By Brigham Narins
So it’s November, kind of a busy month: On the 4th we had the mid-term elections—the Republicans came away pretty happy, the Democrats not so much. And on the 15th the second open enrollment period began for ObamaCare.
Among the happy Republicans was Mitch McConnell. Not only did he win his reelection race, he is also expected to be confirmed as the new majority leader in the Senate, a position he has reportedly coveted his entire political life.
On November 5, the day after the election, McConnell and Speaker of the House John Boehner published an op-ed piece in the Wall Street Journal in which the two congressional leaders renewed “our commitment to repeal ObamaCare, which is hurting the job market along with Americans’ health care.” Elaborating somewhat on that point, they wrote that “[h]ealth costs . . . continue to rise under a hopelessly flawed law that Americans have never supported.”
While it is true that among the general public, ObamaCare—the legislation’s real name is the Patient Protection and Affordable Care Act—has never had majority approval. However, recent polling shows that 70% of people who actually use the new system—that is, who get their health insurance either through their home state’s health exchange or through the federal exchange, HealthCare.gov—really like it.
Is there a disconnect here? The general public does not support the Affordable Care Act (ACA), but the people who get their insurance through it do. Some commentators have suggested that the general lack of support is complicated by significant numbers of people who express disapproval because the Act doesn’t go far enough. This group includes people who advocate a single-payer health care system, which, unlike the ACA, would take for-profit health insurance companies out of the picture. So the disapproving group could include some strange bedfellows—the political left and right. With a different take on the matter, one blogger suggested that “[t]he people who hate the Affordable Care Act are generally people who have no idea what it even does, and who aren’t affected by it at all.”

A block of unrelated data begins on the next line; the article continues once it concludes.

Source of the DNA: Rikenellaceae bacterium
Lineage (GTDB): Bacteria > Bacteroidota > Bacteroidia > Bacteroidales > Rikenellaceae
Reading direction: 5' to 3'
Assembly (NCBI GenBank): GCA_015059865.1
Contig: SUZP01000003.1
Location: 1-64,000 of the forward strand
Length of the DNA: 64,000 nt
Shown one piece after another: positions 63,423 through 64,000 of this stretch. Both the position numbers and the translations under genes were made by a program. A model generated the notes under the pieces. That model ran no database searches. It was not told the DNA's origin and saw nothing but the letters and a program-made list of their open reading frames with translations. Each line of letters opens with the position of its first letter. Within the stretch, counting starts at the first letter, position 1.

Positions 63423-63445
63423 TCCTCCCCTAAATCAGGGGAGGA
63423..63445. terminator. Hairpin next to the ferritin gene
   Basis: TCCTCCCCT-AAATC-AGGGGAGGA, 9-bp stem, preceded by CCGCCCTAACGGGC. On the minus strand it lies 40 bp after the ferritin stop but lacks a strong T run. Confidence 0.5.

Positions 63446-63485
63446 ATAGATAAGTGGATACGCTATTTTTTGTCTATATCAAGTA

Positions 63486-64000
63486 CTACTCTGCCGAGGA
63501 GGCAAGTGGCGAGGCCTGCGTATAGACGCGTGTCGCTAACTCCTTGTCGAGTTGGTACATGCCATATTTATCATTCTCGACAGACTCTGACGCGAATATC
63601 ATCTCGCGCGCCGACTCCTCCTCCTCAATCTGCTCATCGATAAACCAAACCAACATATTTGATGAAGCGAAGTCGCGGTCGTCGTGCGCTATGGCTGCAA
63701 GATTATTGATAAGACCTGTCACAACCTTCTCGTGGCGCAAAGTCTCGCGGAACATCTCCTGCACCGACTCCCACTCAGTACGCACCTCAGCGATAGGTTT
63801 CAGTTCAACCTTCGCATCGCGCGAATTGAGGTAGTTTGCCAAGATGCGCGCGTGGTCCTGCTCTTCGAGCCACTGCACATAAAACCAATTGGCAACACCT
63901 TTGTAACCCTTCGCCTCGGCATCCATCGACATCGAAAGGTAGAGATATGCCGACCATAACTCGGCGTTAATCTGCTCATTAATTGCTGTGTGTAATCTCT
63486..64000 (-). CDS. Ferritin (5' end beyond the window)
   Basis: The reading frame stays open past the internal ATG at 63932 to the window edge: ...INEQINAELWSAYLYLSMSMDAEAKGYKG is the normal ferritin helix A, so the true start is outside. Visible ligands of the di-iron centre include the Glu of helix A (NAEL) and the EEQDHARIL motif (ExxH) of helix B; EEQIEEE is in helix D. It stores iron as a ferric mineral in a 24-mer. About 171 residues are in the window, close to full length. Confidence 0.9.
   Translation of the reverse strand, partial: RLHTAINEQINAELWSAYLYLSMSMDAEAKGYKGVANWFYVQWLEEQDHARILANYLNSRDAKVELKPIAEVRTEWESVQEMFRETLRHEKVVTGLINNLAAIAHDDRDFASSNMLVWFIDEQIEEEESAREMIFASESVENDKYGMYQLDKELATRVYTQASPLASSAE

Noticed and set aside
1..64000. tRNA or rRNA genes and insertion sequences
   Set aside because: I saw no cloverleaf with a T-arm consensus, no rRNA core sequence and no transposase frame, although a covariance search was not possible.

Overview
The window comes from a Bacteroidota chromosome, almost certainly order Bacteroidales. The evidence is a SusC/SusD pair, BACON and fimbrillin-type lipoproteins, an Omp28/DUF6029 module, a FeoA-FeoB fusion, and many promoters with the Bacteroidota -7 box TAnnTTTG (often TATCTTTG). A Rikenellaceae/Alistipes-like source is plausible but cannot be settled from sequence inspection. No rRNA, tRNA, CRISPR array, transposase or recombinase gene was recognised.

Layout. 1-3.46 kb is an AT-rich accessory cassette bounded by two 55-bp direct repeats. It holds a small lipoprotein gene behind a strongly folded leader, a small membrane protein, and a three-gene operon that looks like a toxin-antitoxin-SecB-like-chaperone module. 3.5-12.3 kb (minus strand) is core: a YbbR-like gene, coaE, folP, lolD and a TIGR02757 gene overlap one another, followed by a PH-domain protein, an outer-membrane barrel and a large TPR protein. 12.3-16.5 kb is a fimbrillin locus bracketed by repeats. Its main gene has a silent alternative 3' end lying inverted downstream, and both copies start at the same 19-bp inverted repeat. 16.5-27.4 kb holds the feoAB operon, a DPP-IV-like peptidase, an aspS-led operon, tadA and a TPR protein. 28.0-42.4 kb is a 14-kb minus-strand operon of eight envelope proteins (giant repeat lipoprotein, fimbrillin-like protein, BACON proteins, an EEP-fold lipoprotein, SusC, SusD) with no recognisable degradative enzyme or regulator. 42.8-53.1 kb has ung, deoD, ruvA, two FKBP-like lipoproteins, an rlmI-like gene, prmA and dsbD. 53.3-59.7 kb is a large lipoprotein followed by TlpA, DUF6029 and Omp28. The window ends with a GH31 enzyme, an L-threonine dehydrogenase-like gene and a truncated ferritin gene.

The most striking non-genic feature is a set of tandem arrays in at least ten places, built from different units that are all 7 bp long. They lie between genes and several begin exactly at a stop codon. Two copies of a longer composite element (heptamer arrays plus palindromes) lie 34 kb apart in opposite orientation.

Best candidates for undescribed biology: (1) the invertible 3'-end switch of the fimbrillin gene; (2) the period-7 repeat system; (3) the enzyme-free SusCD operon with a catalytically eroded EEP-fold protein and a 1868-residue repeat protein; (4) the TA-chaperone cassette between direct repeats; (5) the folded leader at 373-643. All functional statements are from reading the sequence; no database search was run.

In any event, it seems clear that with a new majority in the Senate and with the Supreme Court set to hear a new challenge to the ACA, “ObamaCare” will be in the news for the foreseeable future. Do your patrons know what it’s all about? Do you?
Consumer Health Care has nice big entry on the Patient Protection and Affordable Care. It’s a
two-volume encyclopedia with 230 more entries from aging population and the U.S. health care system to the World Health Organization (WHO); plus, appendices listing State Health Insurance Exchanges, Toll-Free Numbers for Health Information, and more.
Having Consumer Health Care in the highly searchable GVRL eBook platform provides users with answers to their questions in a single search. Access a free trial of Consumer Health Care and our other more recently published health titles today!
Editor’s note: Consumer Health Care is award winning! It was added to the 2015 Outstanding References Sources List, an annual list selected by experts of the Collection Development and Evaluation Section (CODES) of the Reference and User Services Association (RUSA), a division of ALA.
About the Author
Brigham is a senior content developer at Gale. He works on the Health and Wellness Resource Center and has edited many “Gale Encyclopedia Of” health and medical titles—so many that he’s practically a doctor.